On Tuesday, April 25, the Oregon House of Representatives passed a bill that would place an outright ban on hydraulic fracturing for the next decade. More than that, the bill — Oregon House Bill 2711 — would make it illegal to advance any rule making efforts regarding fracking. If turned into law, the bill would put a complete halt to the advancement of any fracking project in the state and might, as Oregon conservatives claim, any type of extraction in the state.
Pushing the ‘Pause’ Button
HB 2711 was introduced by Ken Helm, the Democratic Representative from Beaverton (a suburb of Portland). According to The Oregonian, Helm’s bill is a radical response to a bill he proposed last session that would have tightened regulations on hydraulic fracturing. That bill was soundly defeated, so Helm responded by proposing an outright ban.
Helm maintains that his bill is simply “proposing pushing a pause button on this type of exploration in the state.”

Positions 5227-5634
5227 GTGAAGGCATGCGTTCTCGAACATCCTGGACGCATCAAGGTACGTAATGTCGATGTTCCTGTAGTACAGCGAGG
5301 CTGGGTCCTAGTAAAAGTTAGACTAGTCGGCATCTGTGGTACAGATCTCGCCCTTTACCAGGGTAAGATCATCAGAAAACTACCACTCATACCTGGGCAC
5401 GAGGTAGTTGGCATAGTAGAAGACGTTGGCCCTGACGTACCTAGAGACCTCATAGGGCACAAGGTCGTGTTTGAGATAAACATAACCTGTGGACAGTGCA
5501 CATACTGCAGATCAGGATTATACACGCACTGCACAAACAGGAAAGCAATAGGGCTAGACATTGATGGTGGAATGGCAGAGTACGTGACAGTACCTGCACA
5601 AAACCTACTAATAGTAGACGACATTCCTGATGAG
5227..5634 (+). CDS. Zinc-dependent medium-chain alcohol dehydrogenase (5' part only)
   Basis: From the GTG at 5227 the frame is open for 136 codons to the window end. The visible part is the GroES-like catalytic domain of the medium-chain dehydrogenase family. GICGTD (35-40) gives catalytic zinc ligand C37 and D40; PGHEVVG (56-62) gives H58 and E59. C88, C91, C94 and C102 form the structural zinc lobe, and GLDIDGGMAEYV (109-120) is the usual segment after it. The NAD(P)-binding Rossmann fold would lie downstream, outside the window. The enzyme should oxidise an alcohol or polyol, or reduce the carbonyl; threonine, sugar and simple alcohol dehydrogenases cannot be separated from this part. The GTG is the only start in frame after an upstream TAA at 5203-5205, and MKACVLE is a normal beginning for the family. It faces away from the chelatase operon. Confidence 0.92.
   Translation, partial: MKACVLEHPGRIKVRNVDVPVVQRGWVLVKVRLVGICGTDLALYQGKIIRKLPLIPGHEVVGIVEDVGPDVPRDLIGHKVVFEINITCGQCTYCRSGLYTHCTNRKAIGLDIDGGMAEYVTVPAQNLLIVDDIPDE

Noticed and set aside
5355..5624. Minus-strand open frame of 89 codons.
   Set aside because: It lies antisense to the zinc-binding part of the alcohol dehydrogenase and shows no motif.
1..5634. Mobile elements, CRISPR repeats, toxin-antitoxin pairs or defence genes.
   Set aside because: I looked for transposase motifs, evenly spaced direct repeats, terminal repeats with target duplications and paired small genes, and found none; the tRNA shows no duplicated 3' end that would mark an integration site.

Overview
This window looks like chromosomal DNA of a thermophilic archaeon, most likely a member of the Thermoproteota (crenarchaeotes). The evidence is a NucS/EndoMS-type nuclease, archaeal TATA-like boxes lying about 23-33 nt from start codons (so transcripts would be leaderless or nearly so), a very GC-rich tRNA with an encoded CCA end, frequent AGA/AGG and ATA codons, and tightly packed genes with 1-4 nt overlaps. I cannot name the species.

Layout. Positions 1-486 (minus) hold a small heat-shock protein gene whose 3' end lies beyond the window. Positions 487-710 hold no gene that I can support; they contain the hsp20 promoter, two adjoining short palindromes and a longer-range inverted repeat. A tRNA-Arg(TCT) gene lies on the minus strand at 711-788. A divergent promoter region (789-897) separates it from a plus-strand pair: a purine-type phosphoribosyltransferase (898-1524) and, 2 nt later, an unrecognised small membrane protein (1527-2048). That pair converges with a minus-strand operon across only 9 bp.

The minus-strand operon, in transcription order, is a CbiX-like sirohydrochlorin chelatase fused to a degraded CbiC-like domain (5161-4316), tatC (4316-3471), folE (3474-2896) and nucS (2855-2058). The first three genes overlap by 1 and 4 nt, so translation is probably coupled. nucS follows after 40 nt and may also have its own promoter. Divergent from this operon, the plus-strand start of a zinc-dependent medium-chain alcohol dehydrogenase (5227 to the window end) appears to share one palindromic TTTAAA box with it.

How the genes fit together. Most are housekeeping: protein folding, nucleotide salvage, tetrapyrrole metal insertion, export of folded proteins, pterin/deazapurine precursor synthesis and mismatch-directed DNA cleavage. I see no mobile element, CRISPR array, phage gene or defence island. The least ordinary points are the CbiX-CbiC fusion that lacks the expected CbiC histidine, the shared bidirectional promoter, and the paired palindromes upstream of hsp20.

Oregon Isn’t a Fracking State, and It Likely Won’t Be
In recent years, the US Geological survey has reported that parts of Western Oregon may be home to some coalbed methane reserves. In 2005, five exploratory drills came up empty in the region. They were subsequently plugged with cement.
At the moment, there are no active fracking projects in the state, and there are zero plans to explore the topic.
In spite of what should have been a legislative victory for fracking proponents, protestors still lined up outside the annual shareholders meeting of Portland General Electric on Wednesday to denounce PGE for even importing natural gas to meet the state’s energy needs.
The Bill Is Effectively Meaningless
At the moment, HB 2711 is more a philosophical gesture than anything else. It still needs to make its way through the Oregon State Senate before it can be ratified. When it finds its way to the Senate, it can expect some push back from Republicans who claim that the bill is ignoring a potentially huge source of income for the state, which currently imports an incredible amount of natural gas each year. Given the vitriol surrounding fracking in the state, though, it’s unlikely that even Senate Republicans will be able to do much about it. It’s not likely that the practice will gain a foothold at any point in the future, which just might be good news for the vast amounts of shale underneath the states that supply Oregonian’s energy needs.